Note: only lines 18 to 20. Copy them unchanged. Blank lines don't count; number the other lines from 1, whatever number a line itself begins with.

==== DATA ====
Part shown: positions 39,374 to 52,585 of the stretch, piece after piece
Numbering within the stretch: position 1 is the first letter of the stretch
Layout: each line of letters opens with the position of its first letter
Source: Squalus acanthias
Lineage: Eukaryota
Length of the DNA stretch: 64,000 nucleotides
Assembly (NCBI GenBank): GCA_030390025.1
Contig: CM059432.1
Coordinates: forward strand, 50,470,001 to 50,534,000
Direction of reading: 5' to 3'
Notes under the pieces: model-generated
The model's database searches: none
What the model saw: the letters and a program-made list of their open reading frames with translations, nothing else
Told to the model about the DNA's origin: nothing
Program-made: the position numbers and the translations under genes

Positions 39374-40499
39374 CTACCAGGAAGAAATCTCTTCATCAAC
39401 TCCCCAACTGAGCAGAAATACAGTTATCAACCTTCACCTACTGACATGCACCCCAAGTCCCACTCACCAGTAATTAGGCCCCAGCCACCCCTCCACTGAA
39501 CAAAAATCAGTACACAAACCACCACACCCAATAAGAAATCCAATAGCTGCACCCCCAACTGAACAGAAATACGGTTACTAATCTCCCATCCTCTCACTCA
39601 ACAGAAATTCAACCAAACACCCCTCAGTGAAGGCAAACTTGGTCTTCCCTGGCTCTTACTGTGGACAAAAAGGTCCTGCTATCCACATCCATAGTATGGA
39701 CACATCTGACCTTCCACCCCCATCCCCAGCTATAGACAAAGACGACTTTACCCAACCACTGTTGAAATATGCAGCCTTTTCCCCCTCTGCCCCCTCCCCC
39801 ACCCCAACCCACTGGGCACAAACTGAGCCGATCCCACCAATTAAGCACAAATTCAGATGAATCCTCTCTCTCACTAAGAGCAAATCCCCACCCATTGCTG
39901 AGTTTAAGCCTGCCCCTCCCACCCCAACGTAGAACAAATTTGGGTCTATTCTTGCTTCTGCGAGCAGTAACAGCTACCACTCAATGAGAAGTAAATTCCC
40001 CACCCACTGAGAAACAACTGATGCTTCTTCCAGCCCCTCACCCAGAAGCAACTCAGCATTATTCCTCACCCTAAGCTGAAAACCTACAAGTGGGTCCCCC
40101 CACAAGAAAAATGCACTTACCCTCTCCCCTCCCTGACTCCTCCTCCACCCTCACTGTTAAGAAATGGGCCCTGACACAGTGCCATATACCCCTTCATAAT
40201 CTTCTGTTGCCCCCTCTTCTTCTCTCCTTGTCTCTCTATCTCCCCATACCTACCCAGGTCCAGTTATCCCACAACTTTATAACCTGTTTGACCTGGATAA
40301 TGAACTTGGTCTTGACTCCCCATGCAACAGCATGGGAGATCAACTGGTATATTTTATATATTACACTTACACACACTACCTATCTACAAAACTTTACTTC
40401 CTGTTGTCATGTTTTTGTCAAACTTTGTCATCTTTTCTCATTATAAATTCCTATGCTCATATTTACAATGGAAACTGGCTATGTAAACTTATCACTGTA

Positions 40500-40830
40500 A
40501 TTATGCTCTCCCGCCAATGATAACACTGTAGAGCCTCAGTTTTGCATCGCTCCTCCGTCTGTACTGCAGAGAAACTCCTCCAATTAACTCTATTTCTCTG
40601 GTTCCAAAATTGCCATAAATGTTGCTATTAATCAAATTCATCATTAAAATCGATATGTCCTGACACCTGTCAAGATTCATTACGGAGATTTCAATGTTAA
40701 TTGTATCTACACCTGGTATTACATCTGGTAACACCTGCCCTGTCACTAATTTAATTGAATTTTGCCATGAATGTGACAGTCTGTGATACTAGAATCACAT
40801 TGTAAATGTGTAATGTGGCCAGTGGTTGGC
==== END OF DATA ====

39401 TCCCCAACTGAGCAGAAATACAGTTATCAACCTTCACCTACTGACATGCACCCCAAGTCCCACTCACCAGTAATTAGGCCCCAGCCACCCCTCCACTGAA
39501 CAAAAATCAGTACACAAACCACCACACCCAATAAGAAATCCAATAGCTGCACCCCCAACTGAACAGAAATACGGTTACTAATCTCCCATCCTCTCACTCA
39601 ACAGAAATTCAACCAAACACCCCTCAGTGAAGGCAAACTTGGTCTTCCCTGGCTCTTACTGTGGACAAAAAGGTCCTGCTATCCACATCCATAGTATGGA